• Haha 1
Link to post
Share on other sites
  • 0

Go for the Premio if you want no nonsense comfort. Even ground clearance Premio is better unless you get the CHR 4WD without body kit.

Allions and Premios are very comfortable reliable cars that is why they are so popular here. 

 

  • Like 1
Link to post
Share on other sites
  • 0
10 hours ago, kush said:

Even ground clearance Premio is better unless you get the CHR 4WD without body kit.

Premio has better ground clearance on paper than the CHR AWD as well. CHR AWD has 155mm of ground clearance (without the body kit) where as Premio has 160mm of ground clearance for the 2WD model.

Link to post
Share on other sites
  • 0
4 hours ago, Dee Jay said:

Premio has better ground clearance on paper than the CHR AWD as well

Of course, officially published ground clearance very misleading. Some manufacturers mention the GC between wheels where as some mention the GC at overhang. For an example, in Lancer EX, it's 165mm. But in the over hang part. The actual GC between wheels seems around 200mm. In fact it's something like an SUV having a sedan body.

Link to post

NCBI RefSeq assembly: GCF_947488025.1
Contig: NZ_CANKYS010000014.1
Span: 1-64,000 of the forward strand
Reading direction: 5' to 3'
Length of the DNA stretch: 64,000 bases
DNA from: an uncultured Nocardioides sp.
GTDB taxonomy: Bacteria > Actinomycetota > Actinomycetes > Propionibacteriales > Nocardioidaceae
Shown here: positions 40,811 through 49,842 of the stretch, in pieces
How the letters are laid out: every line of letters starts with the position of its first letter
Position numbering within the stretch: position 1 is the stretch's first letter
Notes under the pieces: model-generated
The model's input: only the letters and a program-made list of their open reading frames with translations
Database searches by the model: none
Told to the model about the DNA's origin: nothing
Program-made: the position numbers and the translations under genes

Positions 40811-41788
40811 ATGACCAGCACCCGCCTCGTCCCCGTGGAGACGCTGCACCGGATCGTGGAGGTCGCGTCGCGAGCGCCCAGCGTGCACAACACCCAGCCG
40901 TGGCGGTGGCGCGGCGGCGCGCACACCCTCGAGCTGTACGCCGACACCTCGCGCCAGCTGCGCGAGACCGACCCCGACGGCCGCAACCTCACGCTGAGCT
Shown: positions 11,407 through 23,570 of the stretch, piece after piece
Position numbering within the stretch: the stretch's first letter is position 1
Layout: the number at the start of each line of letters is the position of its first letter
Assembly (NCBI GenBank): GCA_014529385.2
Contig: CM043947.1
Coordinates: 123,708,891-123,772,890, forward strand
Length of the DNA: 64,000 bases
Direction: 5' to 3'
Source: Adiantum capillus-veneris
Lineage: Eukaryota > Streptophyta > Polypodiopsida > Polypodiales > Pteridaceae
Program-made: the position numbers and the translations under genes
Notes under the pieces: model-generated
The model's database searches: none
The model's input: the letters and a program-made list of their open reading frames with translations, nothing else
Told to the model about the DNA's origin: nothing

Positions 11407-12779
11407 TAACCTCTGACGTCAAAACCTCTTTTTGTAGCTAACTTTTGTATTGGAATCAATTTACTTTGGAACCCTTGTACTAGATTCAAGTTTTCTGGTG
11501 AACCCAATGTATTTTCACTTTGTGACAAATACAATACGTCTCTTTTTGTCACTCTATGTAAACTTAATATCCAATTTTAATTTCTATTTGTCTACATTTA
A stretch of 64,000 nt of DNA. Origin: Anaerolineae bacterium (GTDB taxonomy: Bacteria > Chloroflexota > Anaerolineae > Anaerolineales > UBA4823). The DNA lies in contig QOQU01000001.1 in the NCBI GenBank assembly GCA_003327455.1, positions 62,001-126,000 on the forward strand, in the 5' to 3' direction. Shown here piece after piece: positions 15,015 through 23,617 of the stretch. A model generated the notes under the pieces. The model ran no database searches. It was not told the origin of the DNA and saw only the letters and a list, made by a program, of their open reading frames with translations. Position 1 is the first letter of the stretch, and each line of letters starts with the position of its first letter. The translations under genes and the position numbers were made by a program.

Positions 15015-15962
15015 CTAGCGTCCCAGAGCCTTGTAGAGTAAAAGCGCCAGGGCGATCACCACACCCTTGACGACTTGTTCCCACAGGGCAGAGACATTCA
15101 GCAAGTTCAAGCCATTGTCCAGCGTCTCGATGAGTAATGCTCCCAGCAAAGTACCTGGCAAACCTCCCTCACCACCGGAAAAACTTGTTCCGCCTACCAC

Share on other sites
  • 0
8 hours ago, FoxHill said:

What is the relationship between firm suspension (harder ride) and better handling?

When the suspension is soft..there is body roll and sway. When there is sway and body roll the body acts like a heavy swing that will pull on the base of the car (or the wheels which is keeping the car grounded). So, when you take corners or turn; the body will start to swing out and drag the body away from the corner/turn. If you try to do quick turns (one to the left and one to the right or vice versa), the car will not be able to do it well because the body will swing in one diretion and won't be able to turn in the other direction fast enough.

When the suspension is hard...there is less body roll and sway. Thus, when the car tries to do turns or brake hard the body will not swing out or bounce around and pull the car around. thus you get better handling.

Link to post
Share on other sites
  • 0

Based on your requirements, go for the Premio.

I own a 2020 C-HR (NGX10 - 2WD), and it's not a very practical vehicle especially if you have a family (rear seat visibility is horrible) and need to haul stuff around (limited boot space, say, compared to a Honda Vezel or an MG ZS). Oh, and the 8NR-FTS engine requires 95 Octane (I've never had difficulties finding 95, even outstations). 

Driving it, though, is quite fun.

Link to post
Share on other sites
  • 0
On 1/30/2021 at 6:08 PM, kirala2 said:

Based on your requirements, go for the Premio.

I own a 2020 C-HR (NGX10 - 2WD), and it's not a very practical vehicle especially if you have a family (rear seat visibility is horrible) and need to haul stuff around (limited boot space, say, compared to a Honda Vezel or an MG ZS). Oh, and the 8NR-FTS engine requires 95 Octane (I've never had difficulties finding 95, even outstations).